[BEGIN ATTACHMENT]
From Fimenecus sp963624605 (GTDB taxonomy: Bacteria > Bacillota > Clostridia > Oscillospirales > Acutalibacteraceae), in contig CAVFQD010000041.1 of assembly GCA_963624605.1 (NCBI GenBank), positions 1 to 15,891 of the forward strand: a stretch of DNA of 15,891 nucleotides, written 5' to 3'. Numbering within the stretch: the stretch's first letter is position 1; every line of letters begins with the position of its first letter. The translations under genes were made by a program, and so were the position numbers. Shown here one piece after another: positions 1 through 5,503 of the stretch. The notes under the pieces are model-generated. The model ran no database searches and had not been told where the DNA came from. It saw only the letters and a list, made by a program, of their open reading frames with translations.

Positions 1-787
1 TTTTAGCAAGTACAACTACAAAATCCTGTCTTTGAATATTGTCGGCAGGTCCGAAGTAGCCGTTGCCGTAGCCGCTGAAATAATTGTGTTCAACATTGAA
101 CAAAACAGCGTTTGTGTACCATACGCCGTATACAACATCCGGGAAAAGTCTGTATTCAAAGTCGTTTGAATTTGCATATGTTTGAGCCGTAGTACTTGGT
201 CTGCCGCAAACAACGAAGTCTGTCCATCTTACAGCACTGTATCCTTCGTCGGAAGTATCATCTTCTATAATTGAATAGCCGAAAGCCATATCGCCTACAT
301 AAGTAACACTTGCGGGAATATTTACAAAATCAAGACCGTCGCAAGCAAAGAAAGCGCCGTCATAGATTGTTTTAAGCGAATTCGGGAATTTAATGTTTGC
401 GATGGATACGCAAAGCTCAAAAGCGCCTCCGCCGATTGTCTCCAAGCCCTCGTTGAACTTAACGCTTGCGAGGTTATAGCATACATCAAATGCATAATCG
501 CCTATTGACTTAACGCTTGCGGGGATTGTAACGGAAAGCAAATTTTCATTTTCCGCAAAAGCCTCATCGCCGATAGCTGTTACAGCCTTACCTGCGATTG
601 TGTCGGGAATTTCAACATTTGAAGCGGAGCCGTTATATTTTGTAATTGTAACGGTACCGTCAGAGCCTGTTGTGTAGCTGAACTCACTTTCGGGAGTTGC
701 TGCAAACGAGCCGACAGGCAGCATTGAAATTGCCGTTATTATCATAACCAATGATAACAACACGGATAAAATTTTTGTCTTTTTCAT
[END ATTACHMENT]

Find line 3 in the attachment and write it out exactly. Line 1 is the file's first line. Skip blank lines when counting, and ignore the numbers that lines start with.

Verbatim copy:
1 TTTTAGCAAGTACAACTACAAAATCCTGTCTTTGAATATTGTCGGCAGGTCCGAAGTAGCCGTTGCCGTAGCCGCTGAAATAATTGTGTTCAACATTGAA